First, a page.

Mo Gawdat experienced a lot of success in his professional life, working at the C-level for Google. Yet, in the earlier stages of his career, he had trouble finding happiness. Eventually, he learned some techniques and viewpoints for maximizing his happiness — which he was sadly forced to put to the ultimate test when his son, Ali, passed away at age 21, due to human error during a surgery.
Mo’s insights are powerful, especially when contextualized with the grief he faced in the wake of his son’s death. What follows are some of my five favorite takeaways from his book.
1) Be aware of three types of thoughts
When a thought enters our mind, it is most likely to be one of three types: 1) experiential, 2) problem solving, or 3) narrative.
Experiential thoughts are reactions to an environment or event — taking in a sunset or savoring conversation with friends. Problem solving thoughts are oriented towards resolving a conundrum — thinking through an email response, figuring out how to pack for a trip, or solving a math problem.
Narrative thoughts, though, are where we run into trouble. These are thoughts that smack judgments and labels onto our experience, weaving stories and spinning out negative chatter. These types of thoughts are incredibly toxic. In response, whenever Mo has a negative narrative thought, he tells his brain “no — go get me a different thought.”
2) The Eraser Hypothetical
It’s easy to look back on past experiences and mistakes and to think “I wish that had never happened.” What Mo encourages us to do is to consider what really would have happened if certain events could be “erased” from our past — and in so doing erase all the experience that came with it. While my own mistakes and missteps have certainly been painful, they have truly made me the person who I am today. If erasing those experiences would mean erasing important parts of me (that have ultimately made me better), I wouldn’t erase most events.
3) The Fast Forward Hypothetical
I think most of us have had experiences that we wish we could have fast forwarded through. Sitting in traffic. A boring lecture. An endless, tedious yoga class.
Mo proposes: what if there was a magic button you could press to fast forward through unpleasant times of your life. It is good for 75 years. Once you reach the end of the 75 years though, you die.
Applying this theorem and paradigm, it made me see life as more valuable than I had before. Sitting in traffic might be boring, but there are ways (a good audiobook for example) to savor that time, which is ultimately unrecoverable.
4) What Version Makes You Happy?
So much in life is uncertain, mysterious, or unknown. For example, for work I threw my hat into the ring to take on a fun and challenging project. I wasn’t chosen. Someone else was. In thinking about why I wasn’t chosen, there were two reasons I considered:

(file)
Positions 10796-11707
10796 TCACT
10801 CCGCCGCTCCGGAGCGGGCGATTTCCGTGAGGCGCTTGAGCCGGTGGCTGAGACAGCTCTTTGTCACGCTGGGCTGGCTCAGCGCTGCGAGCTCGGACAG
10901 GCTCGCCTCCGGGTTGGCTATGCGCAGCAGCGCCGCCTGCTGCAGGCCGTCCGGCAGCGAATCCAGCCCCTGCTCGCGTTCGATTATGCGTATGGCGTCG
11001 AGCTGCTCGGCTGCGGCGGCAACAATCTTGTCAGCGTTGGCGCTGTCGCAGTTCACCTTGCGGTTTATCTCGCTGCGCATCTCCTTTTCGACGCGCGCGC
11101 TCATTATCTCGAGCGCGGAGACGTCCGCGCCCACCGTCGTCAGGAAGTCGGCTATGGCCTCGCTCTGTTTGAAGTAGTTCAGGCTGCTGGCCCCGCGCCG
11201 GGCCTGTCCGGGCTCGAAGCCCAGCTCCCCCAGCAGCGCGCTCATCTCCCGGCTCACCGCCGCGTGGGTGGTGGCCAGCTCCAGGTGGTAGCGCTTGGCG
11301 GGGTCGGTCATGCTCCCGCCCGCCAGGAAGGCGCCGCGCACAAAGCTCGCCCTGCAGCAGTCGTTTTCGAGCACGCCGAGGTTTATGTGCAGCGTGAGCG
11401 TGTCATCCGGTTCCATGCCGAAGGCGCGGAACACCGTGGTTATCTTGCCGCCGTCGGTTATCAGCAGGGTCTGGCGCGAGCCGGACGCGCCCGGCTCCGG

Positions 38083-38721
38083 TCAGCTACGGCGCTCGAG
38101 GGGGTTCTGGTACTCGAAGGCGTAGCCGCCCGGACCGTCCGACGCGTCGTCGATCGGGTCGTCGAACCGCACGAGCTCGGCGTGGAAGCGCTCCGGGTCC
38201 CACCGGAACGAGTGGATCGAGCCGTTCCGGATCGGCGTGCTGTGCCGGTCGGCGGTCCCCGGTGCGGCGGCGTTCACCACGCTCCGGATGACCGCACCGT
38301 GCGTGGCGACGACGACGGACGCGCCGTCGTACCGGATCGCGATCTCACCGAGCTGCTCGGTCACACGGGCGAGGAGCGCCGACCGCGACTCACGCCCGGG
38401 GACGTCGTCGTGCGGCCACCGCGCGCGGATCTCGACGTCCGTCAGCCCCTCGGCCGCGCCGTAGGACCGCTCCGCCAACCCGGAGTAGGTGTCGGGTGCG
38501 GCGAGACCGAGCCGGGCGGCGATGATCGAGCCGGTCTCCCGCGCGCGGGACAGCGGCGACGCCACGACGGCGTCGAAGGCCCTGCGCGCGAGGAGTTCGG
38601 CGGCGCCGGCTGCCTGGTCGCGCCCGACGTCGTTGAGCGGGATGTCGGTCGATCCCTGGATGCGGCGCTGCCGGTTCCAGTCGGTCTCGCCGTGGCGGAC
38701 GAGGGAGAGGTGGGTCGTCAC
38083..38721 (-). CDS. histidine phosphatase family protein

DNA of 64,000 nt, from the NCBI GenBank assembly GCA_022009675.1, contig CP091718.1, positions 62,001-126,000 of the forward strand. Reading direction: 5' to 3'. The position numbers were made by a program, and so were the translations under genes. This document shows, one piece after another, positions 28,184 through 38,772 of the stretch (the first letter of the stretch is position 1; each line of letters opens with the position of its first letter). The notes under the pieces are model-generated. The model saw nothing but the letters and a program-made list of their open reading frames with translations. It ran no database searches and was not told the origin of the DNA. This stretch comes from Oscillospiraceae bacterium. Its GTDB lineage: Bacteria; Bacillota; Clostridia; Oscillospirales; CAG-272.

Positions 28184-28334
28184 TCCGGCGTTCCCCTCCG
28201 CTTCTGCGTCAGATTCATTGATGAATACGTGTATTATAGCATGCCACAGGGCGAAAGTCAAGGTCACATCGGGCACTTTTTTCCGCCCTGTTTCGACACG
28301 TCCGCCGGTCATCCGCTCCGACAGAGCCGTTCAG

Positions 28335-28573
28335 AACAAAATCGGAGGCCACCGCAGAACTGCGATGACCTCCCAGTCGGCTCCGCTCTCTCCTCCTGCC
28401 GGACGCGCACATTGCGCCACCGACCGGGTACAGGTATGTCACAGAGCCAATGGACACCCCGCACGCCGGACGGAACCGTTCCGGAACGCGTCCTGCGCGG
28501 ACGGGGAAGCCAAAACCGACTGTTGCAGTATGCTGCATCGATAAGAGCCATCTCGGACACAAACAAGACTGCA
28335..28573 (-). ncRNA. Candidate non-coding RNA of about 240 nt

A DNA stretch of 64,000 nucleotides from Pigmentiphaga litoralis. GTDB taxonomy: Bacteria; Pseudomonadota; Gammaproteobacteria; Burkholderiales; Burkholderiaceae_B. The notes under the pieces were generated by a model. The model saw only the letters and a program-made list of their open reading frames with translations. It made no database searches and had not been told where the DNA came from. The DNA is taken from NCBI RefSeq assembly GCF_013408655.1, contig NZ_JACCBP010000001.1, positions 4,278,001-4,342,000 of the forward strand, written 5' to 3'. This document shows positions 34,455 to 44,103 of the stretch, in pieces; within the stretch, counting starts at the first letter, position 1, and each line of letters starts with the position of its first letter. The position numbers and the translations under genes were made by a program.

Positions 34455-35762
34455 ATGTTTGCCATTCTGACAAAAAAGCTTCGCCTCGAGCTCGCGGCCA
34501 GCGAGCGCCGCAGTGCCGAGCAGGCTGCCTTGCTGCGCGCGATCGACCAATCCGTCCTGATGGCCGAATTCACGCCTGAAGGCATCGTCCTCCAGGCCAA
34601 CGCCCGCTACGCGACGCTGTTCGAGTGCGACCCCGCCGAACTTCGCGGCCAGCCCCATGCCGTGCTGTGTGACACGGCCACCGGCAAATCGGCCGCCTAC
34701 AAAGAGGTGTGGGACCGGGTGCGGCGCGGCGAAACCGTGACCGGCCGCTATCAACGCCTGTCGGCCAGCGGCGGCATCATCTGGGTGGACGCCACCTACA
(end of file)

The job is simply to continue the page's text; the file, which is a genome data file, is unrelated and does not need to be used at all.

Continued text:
- I wasn’t good enough, so they chose someone else. I have to work hard to prove myself.
- I’ve already been involved in a number of work projects, and the company wants to make sure everyone gets a chance to be involved — which is why I wasn’t picked this time. I should keep working hard to show that I should be involved in important projects.
I don’t know which reason is the real reason I wasn’t chosen. But regardless of which reason I choose to believe in, my response is the same: work hard.
Ultimately, it’s better to choose the version that makes you happy. And for me, that would be reason #2.
5) Looking Up Versus Looking Down
It was good to hear Mo break down the futility of jealousy. There will (almost) always be someone better than us at something, but we may be better than that person at other things. Mark Zuckerberg might be better at coding than I am, but maybe I’m better at counseling students on their curriculum — since that’s my specialty. And I might be better at Excel than my yoga teacher, but she’s way better at yoga than I am. If we are looking up, our necks will crane and pinch. There is no point to being stuck in jealousy.
As Louise C.K. said, “The only time you look in your neighbor’s bowl is to make sure that they have enough.” You shouldn’t be looking up at people with jealousy, but only down to see if you can help.
6) Don’t Be Afraid
Fear was built into our systems as a survival mechanism – and it still serves that function today. But, when we have fear even when our survival isn’t threatened, that is better describes as anxiety. We should be mindful that while fear serves a function, it can also be debilitating.
7) The Universe as a Divine Enterprise
Mo gets into some quantum physics in thinking about the universe. How likely is it that a series of atoms coalesced to create the world that we live in? Mo ventures — not likely — and that perhaps there is a divine enterprise behind our existence that we don’t fully understand. Spirituality is a connection to that force, while religion is a middleman that tries to wield that force for its own purposes.
Mo theorizes that the divine force simply is responsible for the world and that events that transpire are simply abiding by the laws of physics within the world. For example — tectonic plates move and cause earthquakes. This is the result of the natural laws of the world that we live in, not an external force of a grand creator.
8) Gravity of the Battle Means Nothing for Those at Peace